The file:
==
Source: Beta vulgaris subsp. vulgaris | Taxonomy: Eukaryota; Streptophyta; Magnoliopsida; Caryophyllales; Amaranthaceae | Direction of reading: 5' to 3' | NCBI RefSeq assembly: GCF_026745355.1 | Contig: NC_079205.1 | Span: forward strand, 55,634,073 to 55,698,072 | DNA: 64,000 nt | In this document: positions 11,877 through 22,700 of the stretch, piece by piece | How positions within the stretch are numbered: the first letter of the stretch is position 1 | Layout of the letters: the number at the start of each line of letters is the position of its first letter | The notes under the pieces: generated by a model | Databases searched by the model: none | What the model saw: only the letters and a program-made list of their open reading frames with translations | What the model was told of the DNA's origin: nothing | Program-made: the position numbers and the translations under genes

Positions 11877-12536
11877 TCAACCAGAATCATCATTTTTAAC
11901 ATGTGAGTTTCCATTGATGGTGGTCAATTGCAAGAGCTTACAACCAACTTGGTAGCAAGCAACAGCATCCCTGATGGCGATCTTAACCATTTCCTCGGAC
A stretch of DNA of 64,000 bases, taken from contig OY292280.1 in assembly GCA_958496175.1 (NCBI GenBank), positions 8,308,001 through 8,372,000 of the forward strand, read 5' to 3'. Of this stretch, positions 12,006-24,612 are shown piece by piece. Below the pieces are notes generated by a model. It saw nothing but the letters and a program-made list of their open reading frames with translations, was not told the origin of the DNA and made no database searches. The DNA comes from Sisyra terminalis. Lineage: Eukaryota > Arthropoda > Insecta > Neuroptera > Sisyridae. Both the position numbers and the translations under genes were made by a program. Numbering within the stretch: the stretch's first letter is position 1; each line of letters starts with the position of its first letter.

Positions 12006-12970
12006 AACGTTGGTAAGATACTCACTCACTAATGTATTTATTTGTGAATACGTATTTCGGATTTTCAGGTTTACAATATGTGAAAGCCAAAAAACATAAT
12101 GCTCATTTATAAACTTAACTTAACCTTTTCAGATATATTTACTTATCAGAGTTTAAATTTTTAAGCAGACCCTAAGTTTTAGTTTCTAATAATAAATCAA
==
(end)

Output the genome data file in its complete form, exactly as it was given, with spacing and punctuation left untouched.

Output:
Source: Beta vulgaris subsp. vulgaris | Taxonomy: Eukaryota; Streptophyta; Magnoliopsida; Caryophyllales; Amaranthaceae | Direction of reading: 5' to 3' | NCBI RefSeq assembly: GCF_026745355.1 | Contig: NC_079205.1 | Span: forward strand, 55,634,073 to 55,698,072 | DNA: 64,000 nt | In this document: positions 11,877 through 22,700 of the stretch, piece by piece | How positions within the stretch are numbered: the first letter of the stretch is position 1 | Layout of the letters: the number at the start of each line of letters is the position of its first letter | The notes under the pieces: generated by a model | Databases searched by the model: none | What the model saw: only the letters and a program-made list of their open reading frames with translations | What the model was told of the DNA's origin: nothing | Program-made: the position numbers and the translations under genes

Positions 11877-12536
11877 TCAACCAGAATCATCATTTTTAAC
11901 ATGTGAGTTTCCATTGATGGTGGTCAATTGCAAGAGCTTACAACCAACTTGGTAGCAAGCAACAGCATCCCTGATGGCGATCTTAACCATTTCCTCGGAC
A stretch of DNA of 64,000 bases, taken from contig OY292280.1 in assembly GCA_958496175.1 (NCBI GenBank), positions 8,308,001 through 8,372,000 of the forward strand, read 5' to 3'. Of this stretch, positions 12,006-24,612 are shown piece by piece. Below the pieces are notes generated by a model. It saw nothing but the letters and a program-made list of their open reading frames with translations, was not told the origin of the DNA and made no database searches. The DNA comes from Sisyra terminalis. Lineage: Eukaryota > Arthropoda > Insecta > Neuroptera > Sisyridae. Both the position numbers and the translations under genes were made by a program. Numbering within the stretch: the stretch's first letter is position 1; each line of letters starts with the position of its first letter.

Positions 12006-12970
12006 AACGTTGGTAAGATACTCACTCACTAATGTATTTATTTGTGAATACGTATTTCGGATTTTCAGGTTTACAATATGTGAAAGCCAAAAAACATAAT
12101 GCTCATTTATAAACTTAACTTAACCTTTTCAGATATATTTACTTATCAGAGTTTAAATTTTTAAGCAGACCCTAAGTTTTAGTTTCTAATAATAAATCAA